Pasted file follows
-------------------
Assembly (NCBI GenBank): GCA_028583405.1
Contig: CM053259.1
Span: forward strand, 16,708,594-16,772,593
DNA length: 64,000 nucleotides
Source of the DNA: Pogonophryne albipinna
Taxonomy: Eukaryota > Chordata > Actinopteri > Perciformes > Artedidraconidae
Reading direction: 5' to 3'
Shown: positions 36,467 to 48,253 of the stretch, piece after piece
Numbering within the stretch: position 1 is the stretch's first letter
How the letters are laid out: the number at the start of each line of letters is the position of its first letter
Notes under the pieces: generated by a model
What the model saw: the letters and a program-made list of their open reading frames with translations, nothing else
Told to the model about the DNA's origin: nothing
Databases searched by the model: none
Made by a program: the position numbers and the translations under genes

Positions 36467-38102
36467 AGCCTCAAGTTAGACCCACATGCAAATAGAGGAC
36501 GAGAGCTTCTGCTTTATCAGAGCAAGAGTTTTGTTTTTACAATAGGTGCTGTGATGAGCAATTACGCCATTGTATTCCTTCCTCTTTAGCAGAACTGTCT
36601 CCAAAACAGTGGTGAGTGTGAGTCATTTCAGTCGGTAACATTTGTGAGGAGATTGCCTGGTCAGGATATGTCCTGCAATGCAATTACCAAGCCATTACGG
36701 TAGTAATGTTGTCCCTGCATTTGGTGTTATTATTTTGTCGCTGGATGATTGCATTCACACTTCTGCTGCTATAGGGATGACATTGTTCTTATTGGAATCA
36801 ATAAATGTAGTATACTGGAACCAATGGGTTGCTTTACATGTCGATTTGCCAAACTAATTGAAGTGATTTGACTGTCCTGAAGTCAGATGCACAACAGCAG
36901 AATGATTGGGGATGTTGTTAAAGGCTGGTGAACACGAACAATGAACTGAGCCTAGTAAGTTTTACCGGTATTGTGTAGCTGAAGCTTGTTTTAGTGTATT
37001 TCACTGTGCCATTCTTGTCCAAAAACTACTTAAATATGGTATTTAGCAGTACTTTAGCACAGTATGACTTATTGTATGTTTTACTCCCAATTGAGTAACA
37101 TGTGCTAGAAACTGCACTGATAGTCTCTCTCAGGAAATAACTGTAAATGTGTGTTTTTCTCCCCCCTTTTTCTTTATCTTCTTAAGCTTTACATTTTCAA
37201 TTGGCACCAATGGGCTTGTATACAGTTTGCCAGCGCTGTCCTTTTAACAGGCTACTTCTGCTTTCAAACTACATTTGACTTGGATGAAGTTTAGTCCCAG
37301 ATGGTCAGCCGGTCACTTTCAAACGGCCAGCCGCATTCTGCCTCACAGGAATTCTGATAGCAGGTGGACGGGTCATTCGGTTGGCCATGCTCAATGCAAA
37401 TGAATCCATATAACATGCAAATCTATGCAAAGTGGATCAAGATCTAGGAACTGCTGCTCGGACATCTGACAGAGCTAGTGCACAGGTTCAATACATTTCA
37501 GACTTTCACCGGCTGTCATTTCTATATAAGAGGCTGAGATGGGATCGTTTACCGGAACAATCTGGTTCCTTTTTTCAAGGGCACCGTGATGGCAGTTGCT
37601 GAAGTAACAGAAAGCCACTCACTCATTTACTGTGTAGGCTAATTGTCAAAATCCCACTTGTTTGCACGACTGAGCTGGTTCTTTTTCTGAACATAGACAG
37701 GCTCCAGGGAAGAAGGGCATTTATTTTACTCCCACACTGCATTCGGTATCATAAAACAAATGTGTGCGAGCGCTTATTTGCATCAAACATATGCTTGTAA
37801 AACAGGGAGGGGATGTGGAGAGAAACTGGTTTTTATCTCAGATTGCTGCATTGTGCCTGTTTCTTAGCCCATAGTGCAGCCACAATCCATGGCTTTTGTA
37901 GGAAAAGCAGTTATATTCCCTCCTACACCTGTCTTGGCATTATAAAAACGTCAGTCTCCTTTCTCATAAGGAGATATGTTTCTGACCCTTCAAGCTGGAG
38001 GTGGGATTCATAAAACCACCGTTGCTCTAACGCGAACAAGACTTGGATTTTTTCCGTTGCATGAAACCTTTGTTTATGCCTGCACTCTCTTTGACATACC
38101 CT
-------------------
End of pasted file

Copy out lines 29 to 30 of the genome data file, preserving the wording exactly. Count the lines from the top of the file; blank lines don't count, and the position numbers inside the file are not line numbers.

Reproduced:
37601 GAAGTAACAGAAAGCCACTCACTCATTTACTGTGTAGGCTAATTGTCAAAATCCCACTTGTTTGCACGACTGAGCTGGTTCTTTTTCTGAACATAGACAG
37701 GCTCCAGGGAAGAAGGGCATTTATTTTACTCCCACACTGCATTCGGTATCATAAAACAAATGTGTGCGAGCGCTTATTTGCATCAAACATATGCTTGTAA